The word neighbor comes from the Old High German “nahgibur” from the 8th century and referred to the peasant who lived next to him.
In the early modern times, the neighbor was not the person living next door, but every property owner who was accepted as a full member of the village community with all rights and obligations.
Scope of terms
Today, the broad definition not only includes people living in adjacent or nearby buildings or apartments , but also short-term neighborhoods such as office neighbors , table neighbors or counter neighbors . In the case of neighbors, not only residents are recorded next door, but also residents above or below. Today, the neighbor refers - especially in sociological terms - to a " social system based on spatial proximity ". In rural areas, the term is usually much broader and includes at least the people living opposite and next door or those in a radius of up to about 100 meters. Outside the localities, the radius can be up to one kilometer.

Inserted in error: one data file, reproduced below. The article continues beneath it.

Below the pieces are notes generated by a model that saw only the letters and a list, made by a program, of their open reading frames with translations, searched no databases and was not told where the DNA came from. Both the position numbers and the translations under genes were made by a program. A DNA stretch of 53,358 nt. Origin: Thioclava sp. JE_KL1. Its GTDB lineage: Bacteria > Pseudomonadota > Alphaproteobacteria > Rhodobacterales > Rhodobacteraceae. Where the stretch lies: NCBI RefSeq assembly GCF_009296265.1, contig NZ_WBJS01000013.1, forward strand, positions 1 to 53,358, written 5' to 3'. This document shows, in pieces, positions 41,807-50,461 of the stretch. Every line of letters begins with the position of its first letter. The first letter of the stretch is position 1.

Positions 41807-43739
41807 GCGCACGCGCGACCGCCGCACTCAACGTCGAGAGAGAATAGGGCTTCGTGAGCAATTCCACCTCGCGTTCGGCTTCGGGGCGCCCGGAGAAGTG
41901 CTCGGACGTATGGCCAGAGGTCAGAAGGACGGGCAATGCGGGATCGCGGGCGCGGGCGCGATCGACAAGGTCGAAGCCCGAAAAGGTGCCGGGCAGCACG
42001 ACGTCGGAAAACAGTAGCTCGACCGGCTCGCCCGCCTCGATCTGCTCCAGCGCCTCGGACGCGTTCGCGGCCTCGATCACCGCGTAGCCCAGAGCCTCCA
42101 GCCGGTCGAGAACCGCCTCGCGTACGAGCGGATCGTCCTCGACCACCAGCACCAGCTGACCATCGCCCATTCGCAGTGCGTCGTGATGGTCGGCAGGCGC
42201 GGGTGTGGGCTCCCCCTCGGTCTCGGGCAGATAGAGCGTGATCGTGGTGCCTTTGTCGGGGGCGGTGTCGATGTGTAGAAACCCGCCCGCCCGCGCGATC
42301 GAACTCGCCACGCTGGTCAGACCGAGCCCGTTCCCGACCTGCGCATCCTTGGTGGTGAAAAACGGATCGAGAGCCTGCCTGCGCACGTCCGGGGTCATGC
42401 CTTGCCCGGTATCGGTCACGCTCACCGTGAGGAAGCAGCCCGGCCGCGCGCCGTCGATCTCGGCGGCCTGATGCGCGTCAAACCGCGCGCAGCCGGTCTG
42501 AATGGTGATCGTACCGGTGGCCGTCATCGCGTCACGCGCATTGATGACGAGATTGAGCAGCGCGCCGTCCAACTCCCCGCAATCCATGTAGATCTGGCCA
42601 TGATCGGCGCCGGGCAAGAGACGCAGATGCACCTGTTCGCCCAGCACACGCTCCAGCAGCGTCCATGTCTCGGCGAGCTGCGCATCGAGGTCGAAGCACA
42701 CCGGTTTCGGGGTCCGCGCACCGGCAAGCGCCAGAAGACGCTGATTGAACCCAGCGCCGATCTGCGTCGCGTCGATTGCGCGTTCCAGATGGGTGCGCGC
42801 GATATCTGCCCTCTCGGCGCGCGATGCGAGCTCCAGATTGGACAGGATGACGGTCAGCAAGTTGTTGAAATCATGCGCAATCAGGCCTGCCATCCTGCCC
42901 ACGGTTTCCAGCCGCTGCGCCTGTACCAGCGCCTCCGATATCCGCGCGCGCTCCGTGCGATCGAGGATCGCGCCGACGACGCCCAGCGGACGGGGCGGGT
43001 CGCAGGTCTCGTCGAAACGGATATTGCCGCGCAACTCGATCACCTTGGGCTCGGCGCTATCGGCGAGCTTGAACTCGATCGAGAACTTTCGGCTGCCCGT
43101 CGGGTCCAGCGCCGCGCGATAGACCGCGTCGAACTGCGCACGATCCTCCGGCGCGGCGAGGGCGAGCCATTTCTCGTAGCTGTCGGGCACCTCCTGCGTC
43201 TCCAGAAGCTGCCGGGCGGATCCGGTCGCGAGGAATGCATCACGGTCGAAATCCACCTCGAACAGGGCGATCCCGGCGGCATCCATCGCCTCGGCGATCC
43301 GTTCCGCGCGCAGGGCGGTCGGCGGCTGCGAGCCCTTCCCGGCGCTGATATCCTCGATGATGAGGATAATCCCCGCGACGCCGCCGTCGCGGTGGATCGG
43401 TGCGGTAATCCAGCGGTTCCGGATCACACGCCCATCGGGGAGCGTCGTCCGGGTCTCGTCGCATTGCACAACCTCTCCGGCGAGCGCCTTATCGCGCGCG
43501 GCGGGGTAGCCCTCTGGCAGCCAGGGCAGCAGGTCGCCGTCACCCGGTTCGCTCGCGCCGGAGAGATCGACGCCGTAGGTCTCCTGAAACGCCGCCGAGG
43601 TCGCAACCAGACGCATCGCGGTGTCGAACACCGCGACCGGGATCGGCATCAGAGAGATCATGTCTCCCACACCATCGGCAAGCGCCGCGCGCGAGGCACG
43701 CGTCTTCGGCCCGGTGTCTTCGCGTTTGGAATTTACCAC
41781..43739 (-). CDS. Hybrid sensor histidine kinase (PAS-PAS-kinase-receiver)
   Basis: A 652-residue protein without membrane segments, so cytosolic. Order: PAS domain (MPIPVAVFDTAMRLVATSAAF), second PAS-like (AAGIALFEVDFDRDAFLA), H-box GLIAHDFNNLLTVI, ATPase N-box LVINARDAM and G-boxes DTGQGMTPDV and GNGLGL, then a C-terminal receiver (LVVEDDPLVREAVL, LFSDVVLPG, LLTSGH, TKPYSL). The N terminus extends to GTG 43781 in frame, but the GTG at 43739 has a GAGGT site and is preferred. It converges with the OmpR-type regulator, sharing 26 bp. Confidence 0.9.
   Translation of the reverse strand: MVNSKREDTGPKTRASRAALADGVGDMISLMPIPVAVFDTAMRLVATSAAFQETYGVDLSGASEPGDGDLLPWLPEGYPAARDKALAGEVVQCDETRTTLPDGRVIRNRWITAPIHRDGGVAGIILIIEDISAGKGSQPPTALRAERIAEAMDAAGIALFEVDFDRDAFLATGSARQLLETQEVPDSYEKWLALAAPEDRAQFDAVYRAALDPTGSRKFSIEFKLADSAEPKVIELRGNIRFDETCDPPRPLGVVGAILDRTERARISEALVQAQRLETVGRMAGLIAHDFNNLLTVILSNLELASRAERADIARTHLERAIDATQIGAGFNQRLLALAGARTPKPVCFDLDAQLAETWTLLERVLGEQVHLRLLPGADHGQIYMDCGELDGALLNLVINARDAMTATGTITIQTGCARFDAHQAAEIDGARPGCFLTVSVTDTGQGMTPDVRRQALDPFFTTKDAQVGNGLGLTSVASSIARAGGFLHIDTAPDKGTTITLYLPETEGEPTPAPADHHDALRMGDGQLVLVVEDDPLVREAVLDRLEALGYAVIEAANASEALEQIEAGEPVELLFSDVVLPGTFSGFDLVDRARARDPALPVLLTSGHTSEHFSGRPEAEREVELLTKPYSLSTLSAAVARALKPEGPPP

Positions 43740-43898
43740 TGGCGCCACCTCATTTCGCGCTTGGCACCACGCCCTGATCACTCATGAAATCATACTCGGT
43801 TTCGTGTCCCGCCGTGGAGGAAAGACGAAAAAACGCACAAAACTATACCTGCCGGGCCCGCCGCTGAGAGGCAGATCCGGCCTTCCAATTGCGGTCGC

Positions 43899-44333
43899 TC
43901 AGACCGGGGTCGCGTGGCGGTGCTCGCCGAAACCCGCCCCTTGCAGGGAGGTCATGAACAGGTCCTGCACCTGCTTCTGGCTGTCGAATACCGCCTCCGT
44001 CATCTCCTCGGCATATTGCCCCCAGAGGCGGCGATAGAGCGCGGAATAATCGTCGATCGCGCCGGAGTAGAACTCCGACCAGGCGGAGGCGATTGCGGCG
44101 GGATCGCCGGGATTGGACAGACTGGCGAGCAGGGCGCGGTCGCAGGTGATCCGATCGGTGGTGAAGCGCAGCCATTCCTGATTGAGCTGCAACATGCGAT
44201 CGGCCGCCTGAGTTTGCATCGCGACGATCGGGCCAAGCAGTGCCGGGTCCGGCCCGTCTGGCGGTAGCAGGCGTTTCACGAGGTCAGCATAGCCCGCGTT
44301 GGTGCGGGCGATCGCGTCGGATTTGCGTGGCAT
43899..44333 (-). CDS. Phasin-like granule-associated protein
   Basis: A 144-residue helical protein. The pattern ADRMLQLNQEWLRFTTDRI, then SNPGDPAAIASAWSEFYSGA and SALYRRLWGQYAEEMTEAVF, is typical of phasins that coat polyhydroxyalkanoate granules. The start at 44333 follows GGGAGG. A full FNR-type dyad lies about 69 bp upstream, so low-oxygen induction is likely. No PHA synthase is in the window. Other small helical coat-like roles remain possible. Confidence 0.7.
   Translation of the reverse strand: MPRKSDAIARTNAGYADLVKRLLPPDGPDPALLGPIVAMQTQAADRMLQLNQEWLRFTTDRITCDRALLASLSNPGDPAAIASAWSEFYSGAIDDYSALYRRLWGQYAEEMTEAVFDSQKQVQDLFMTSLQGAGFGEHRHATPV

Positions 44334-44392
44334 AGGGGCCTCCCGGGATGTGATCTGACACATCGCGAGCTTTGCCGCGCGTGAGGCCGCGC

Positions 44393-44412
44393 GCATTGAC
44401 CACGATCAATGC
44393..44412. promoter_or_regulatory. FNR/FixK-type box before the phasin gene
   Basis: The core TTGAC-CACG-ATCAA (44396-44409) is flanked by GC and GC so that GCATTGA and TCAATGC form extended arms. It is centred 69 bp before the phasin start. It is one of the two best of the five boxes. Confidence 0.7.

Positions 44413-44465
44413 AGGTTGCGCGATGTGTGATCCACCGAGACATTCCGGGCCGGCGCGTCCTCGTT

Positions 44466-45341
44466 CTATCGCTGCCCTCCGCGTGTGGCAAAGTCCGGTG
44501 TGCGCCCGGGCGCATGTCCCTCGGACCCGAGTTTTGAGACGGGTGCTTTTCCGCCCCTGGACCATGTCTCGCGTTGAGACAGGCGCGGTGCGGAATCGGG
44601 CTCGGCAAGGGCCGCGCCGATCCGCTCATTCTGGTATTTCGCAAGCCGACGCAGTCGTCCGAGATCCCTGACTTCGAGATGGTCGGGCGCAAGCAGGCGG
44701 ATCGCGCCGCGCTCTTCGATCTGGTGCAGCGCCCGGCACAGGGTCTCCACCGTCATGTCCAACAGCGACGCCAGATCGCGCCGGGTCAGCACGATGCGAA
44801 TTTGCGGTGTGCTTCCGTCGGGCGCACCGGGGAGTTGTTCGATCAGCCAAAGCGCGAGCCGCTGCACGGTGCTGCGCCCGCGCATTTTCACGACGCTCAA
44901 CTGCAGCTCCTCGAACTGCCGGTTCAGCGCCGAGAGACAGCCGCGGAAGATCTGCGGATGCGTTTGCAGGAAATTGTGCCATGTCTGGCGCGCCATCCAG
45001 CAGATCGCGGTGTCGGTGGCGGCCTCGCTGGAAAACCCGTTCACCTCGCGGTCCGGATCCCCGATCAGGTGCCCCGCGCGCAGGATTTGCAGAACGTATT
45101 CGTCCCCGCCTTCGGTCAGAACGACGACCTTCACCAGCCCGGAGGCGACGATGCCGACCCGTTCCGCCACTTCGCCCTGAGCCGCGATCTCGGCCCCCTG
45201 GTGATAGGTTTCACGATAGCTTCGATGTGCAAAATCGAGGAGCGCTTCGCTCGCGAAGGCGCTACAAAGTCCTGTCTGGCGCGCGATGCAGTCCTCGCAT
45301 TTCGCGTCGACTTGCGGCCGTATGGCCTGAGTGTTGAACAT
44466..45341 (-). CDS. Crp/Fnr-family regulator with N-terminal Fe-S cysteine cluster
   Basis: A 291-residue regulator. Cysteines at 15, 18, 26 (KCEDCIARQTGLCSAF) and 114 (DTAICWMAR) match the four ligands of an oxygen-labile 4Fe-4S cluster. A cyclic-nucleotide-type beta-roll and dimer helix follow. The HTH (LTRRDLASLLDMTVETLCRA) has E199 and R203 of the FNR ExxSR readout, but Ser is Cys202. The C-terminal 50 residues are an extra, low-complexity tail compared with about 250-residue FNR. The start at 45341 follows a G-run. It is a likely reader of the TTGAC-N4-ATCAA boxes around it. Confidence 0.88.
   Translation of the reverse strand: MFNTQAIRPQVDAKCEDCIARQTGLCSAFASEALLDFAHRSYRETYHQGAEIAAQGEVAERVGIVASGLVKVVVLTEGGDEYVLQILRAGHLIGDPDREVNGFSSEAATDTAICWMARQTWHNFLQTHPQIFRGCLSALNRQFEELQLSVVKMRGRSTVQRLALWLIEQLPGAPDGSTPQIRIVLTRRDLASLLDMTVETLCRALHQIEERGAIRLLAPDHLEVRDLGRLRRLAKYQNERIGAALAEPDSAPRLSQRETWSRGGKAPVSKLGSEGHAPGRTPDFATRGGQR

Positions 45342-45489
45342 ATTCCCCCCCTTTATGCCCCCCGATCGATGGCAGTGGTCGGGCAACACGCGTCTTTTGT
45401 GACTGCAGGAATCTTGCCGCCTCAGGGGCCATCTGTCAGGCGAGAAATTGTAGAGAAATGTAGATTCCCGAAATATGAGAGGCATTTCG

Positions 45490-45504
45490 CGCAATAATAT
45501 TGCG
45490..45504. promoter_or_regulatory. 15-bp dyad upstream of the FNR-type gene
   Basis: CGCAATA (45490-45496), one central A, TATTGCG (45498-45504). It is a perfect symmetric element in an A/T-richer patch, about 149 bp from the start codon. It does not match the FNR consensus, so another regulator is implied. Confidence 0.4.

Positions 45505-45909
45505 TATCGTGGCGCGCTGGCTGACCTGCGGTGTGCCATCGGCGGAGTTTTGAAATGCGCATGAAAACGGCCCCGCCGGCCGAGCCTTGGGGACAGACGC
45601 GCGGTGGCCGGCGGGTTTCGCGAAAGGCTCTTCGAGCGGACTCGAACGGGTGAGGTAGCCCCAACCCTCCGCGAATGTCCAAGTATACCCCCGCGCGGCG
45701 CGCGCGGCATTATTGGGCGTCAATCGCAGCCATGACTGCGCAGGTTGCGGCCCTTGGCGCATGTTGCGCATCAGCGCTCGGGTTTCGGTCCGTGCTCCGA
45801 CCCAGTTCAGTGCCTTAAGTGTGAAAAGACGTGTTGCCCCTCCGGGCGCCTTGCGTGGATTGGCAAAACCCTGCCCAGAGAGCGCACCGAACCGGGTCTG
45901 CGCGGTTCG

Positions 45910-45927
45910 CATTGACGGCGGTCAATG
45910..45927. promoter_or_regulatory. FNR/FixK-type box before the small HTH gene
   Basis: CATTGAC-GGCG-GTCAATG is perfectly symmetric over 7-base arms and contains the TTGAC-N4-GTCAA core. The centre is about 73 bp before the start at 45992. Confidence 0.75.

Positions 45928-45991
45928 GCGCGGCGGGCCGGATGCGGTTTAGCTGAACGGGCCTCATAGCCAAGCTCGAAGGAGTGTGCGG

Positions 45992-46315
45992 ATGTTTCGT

In a broader sense, one speaks of neighbors also in the case of neighboring communities ("neighboring community"), federal states or states , even with the planets Venus , Mars or the neighboring galaxy of the Andromeda Nebula .
- Gerhard Köbler , Etymological Legal Dictionary , 1995, p. 277
- Friedrich Ludwig Karl Weigand, German dictionary , second volume: MR, 1876, p. 176
- Metz, Rudolf / Schömburg, Karl / Schumm, Fritz / Wenzel, Rudolf: 800 Years of Gentlemen 1194-1994. Schonungen 1993. p. 39.
- Hans Nokielski, Organized Neighborhood Help as a “New” Form of Social Help , in: Socioligia Internationalis 19, 1981, p. 139
- Ferdinand Tönnies, Gemeinschaft und Gesellschaft , 1887/1991, p. 13